When Mikhail Kalatozov's 1964 I Am Cuba was rediscovered and re-released by Martin Scorsese and Francis Ford Coppola in 1995, it was an event for Western cinephiles, a fevered piece of Communist propaganda shot through by some of the most technically astonishing camerawork in history. Its impact on young American filmmakers was immediate: For his 1997 breakthrough Boogie Nights, Paul Thomas Anderson lifted an amazing long take in which the camera dives into a swimming pool teeming with beautiful women. That this landmark Cuban-Soviet co-production finally found an appreciative reception remains deeply ironic, because it was only embraced after its naĂŻve revolutionary notions had safely gone to seed. As poetry, it's ravishing; as politics, it's bunk.

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Vicente Ferraz's competent documentary I Am Cuba: The Siberian Mammoth looks back at the project's fascinating history, which came about at a time when the newly simpatico Cuba and the Soviet Union were steeling themselves against U.S. pressure. Under the aegis of the Cuban Institute For Art and the Cinema Industry, a team of Soviet filmmakers—principally, Kalatozov, cinematographer Sergei Urusevsky, and Urusevsky's wife Bela Fridman, who oversaw the casting—I Am Cuba was the first filmic collaboration between the two countries. Working with a Cuban cast and crew—several of whom Ferraz has rounded up for interviews—Kalatozov and his team tried to capture the island's robust revolutionary spirit, but they wound up with wildly sensual Communist kitsch. After an arduous 14-month shoot, the result pleased nobody: The Cubans thought the camera pyrotechnics overwhelmed and distorted the realities of their recent uprising; the Soviets were put off by the inadvertently seductive portrait of Western excess in the film's early sections. Shortly after its première, the film was quietly buried.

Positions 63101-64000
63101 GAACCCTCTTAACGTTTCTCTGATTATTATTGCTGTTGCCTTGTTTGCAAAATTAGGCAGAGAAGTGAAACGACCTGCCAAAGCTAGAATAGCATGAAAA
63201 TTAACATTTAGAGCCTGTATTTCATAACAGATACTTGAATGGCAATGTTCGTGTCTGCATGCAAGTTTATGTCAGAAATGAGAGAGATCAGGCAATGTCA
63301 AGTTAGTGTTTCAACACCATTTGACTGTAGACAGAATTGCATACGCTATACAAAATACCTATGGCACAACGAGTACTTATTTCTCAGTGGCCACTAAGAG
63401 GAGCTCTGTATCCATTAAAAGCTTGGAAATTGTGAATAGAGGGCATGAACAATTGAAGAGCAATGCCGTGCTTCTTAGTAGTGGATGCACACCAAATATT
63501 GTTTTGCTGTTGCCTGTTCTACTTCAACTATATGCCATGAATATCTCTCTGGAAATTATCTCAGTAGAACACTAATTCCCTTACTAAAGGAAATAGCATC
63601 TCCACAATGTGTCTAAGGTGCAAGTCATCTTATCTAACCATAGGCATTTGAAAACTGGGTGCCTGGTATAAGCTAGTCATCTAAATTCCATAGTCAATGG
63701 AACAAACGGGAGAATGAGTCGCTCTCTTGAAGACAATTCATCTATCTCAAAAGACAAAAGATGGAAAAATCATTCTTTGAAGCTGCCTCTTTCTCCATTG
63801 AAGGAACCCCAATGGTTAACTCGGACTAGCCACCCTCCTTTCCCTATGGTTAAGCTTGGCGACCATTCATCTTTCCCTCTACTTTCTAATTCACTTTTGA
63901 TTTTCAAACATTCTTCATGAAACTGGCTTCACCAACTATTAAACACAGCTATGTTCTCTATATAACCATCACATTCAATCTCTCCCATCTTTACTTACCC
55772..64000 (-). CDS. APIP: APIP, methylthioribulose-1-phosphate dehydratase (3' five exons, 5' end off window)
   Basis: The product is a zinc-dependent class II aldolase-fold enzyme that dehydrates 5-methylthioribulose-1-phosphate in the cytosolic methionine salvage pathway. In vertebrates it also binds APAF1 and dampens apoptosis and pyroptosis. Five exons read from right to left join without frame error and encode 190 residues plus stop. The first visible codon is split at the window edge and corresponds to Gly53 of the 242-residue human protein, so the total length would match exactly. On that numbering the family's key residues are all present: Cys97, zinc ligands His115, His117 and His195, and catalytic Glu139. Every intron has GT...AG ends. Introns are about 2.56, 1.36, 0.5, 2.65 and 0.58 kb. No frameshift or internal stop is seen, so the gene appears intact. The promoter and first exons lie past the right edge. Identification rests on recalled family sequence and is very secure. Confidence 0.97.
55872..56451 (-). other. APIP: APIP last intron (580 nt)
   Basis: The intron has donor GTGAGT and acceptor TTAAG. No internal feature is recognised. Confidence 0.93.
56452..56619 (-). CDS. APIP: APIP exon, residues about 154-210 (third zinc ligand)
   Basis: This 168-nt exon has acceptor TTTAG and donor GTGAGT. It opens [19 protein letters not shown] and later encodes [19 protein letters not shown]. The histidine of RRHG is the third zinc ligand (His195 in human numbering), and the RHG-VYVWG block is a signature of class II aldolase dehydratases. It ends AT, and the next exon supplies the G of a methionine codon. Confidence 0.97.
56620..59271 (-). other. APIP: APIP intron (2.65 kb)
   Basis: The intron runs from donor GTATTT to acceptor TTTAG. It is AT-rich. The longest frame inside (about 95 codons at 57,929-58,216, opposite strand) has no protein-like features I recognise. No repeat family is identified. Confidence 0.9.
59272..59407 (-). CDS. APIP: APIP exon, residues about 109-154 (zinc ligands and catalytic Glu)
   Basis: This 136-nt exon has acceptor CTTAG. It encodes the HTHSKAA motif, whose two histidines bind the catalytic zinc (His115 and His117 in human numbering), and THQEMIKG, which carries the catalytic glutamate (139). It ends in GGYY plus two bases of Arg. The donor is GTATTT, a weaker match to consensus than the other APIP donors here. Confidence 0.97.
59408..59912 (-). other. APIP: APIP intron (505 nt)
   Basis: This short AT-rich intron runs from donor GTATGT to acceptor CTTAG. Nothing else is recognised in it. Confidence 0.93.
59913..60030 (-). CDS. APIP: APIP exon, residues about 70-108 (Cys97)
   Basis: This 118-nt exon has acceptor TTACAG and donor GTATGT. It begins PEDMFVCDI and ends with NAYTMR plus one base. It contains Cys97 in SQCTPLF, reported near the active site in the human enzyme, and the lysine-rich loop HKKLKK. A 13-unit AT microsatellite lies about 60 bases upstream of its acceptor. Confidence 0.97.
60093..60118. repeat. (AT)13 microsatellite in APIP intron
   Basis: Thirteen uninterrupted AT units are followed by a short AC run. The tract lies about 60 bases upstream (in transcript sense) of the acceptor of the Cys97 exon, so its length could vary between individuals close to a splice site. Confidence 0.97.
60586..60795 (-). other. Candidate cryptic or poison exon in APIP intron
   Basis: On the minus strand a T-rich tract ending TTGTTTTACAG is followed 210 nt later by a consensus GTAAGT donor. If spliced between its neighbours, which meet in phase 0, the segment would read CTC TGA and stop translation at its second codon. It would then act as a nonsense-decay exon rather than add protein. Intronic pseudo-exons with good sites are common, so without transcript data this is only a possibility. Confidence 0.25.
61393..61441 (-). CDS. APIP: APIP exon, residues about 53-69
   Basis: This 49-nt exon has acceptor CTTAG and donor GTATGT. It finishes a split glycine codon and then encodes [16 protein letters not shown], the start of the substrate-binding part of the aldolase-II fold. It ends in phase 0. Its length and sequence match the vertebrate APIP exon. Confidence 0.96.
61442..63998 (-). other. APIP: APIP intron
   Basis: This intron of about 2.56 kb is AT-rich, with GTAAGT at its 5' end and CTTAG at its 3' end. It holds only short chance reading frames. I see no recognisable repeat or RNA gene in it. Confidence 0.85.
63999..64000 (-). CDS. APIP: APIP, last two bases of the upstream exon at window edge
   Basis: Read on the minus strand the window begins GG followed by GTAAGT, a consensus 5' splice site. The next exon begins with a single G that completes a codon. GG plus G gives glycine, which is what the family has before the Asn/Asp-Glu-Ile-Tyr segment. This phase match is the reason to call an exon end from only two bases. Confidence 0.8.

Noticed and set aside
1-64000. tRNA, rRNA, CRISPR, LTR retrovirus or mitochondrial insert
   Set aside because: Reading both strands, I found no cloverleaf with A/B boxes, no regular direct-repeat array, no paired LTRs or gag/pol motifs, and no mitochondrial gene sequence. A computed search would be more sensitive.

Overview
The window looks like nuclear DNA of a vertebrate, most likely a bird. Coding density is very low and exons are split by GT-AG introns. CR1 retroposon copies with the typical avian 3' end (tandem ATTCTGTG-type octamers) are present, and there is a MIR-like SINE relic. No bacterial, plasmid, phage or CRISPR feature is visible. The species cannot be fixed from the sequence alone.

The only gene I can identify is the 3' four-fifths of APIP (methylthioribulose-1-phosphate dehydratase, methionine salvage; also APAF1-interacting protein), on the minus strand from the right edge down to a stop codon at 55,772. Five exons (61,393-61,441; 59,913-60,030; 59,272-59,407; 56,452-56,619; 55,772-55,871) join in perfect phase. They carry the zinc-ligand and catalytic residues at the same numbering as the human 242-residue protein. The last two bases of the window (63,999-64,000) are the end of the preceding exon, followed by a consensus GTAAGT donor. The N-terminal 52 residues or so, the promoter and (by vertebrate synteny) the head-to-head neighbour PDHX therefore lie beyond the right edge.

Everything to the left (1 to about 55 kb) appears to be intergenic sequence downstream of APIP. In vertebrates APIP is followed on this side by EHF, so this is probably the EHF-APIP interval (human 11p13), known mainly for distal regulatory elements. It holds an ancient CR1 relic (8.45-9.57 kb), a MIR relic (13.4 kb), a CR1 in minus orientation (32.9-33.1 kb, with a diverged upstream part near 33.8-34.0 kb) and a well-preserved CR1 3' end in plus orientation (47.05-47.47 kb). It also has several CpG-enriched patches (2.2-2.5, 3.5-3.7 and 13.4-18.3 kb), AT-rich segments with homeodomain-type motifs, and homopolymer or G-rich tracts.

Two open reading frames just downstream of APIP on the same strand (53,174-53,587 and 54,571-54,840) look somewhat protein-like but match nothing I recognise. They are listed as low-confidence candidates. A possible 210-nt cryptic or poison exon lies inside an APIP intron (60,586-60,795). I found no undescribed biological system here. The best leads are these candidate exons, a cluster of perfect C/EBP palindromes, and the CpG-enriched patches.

Though it doesn't rise above the cut-and-paste aesthetic of other making-of documentaries, The Siberian Mammoth assembles many members of the disparate Cuban cast and crew, and unearths some rare production photos and footage. Perhaps the best moment comes when Ferraz shows his interview subjects a copy of the U.S. video cover, which is emblazoned with rapturous quotes from many of America's premier publications. Their reactions are somewhere between bemusement and gratification, pleased that the film had found some admirers but also surprised that a production this badly muffed could ever be appreciated. Ferraz's documentary still seems a bit obscure for a theatrical run, but it helps to have some context for such a strange accident of history. Best to wait for its inclusion on the inevitable special-edition DVD.

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